PM announces new cancer DNA mapping project

A new £100m cancer DNA mapping project has been announced by Prime Minister David Cameron with the intent of pushing the boundaries of cancer treatment. According to Cameron, the aim was to push the boundaries of genetic sequencing in an attempt to offer better health service.

The government plan will include sequencing the genetic codes of over 100,000 Britons. This will likely offer a boost to the biotechnology sector of the country while also offer new insights into how to treat heart disease and cancer.

However, critics are concerned that the scheme is just a cover up for a future operation that will place the genome sequences of the UK population into computers so that they can be accessed by the police, drug companies, clinicians, and doctors.

Government officials have continued to emphasize that the point of the program is only to offer the information to health professionals that can use it to treat disease. If it were to be used for lager research purposes the government stated that the data would be left anonymous so that it cannot be linked back to the individual that it belongs too.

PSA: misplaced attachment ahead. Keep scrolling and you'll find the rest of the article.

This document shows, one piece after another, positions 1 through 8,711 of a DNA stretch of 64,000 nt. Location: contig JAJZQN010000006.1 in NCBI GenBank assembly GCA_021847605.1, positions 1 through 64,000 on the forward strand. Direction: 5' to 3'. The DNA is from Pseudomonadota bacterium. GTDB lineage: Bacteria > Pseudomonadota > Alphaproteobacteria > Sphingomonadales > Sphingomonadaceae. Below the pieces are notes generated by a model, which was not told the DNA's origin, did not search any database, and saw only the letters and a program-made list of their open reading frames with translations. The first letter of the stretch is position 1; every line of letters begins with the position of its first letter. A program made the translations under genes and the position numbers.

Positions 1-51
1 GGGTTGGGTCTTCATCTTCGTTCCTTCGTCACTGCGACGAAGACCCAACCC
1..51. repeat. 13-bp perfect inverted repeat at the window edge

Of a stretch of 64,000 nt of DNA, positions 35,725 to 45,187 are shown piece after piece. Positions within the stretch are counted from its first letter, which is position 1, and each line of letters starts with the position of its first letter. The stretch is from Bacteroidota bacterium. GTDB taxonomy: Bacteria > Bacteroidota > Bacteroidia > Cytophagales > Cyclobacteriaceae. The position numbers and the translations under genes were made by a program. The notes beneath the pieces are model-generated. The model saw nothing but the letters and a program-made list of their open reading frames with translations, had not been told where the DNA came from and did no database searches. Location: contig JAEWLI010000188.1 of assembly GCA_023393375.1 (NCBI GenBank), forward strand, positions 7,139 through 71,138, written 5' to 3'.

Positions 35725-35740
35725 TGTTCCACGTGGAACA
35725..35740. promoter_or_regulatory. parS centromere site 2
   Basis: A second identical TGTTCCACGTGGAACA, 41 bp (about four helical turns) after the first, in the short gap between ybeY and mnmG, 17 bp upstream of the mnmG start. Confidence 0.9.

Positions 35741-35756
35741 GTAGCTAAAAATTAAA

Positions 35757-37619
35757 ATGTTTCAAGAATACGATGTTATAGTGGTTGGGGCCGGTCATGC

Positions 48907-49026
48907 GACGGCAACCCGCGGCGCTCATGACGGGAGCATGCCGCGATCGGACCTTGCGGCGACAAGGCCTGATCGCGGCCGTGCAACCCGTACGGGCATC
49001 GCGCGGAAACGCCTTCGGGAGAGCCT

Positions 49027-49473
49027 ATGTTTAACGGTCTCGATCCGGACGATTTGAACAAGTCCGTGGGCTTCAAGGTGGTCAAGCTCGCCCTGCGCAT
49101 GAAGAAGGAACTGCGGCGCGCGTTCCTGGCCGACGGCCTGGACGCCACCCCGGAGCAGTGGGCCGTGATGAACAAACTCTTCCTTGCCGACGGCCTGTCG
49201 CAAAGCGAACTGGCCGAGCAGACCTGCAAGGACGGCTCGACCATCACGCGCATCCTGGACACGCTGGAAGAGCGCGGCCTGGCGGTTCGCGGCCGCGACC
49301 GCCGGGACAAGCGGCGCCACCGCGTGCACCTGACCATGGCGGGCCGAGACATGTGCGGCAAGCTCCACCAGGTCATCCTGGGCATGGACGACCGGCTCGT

However, not everyone is convinced that it will be that easy to protect the gene data as GeneWatch pressure group member Helen Wallace stated that this will be a difficult of not nearly impossible task to encode that much data.

Wallace continued to explain that it is very hard to make the entire genome structure anonymous because you have to compose certain pieces of data in order to identify an individual. When you start to sequence the genomes of everyone you will have to link the data to make any research count and that brings into question if the information will be used by others with a vested interest.